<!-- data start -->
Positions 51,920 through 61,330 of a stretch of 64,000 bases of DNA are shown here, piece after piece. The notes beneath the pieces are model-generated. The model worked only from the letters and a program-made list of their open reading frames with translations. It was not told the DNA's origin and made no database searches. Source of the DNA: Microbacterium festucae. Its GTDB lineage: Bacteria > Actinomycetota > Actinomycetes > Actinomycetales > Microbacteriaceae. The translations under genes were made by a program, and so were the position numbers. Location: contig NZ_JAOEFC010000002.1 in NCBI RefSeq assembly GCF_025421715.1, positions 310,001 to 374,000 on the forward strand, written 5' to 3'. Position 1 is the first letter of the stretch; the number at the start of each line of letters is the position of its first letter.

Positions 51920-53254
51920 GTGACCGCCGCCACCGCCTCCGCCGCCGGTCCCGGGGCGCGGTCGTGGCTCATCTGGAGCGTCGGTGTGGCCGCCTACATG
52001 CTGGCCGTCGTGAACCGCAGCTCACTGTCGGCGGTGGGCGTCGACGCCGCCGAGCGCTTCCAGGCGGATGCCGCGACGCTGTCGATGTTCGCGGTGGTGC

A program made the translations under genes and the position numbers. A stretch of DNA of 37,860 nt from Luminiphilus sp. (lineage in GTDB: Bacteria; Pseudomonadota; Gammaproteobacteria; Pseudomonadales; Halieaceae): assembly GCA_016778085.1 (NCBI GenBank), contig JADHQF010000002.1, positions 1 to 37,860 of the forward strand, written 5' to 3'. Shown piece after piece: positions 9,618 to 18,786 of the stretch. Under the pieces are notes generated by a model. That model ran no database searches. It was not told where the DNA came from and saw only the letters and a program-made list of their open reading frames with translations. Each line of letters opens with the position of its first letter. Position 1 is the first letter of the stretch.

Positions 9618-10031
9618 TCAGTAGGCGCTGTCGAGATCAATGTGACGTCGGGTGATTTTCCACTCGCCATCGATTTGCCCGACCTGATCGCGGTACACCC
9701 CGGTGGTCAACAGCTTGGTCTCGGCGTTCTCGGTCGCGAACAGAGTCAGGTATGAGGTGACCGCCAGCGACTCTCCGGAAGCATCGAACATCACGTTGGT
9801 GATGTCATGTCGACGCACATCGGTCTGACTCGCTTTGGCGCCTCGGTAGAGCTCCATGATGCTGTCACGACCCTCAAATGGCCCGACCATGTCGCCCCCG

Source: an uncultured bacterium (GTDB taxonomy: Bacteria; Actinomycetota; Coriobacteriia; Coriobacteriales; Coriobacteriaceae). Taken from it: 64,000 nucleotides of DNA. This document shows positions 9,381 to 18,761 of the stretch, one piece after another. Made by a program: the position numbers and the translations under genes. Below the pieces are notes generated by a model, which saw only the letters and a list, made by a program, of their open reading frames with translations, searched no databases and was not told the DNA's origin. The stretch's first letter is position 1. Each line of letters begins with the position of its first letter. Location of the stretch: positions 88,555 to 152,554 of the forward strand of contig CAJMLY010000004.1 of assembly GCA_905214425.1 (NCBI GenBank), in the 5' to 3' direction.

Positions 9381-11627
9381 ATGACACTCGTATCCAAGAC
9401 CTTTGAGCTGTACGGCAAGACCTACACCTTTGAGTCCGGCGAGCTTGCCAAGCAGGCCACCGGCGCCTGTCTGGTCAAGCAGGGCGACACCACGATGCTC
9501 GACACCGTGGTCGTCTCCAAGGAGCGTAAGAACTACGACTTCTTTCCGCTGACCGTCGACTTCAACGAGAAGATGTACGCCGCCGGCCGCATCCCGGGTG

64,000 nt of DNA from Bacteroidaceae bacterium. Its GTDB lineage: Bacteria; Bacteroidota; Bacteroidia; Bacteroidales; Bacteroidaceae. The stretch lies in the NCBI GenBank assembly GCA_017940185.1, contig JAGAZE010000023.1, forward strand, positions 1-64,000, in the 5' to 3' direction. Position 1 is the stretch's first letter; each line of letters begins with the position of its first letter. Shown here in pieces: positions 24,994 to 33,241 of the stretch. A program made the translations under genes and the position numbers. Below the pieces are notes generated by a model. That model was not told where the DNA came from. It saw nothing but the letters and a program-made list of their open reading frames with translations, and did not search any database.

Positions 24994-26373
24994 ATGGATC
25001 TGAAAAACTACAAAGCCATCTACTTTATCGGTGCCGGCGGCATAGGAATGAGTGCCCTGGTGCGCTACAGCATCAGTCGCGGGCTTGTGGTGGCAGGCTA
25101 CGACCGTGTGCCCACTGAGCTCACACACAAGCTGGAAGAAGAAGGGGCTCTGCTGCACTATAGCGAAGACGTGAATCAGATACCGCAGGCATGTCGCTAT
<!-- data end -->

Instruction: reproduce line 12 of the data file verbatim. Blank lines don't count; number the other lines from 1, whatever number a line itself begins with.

9381 ATGACACTCGTATCCAAGAC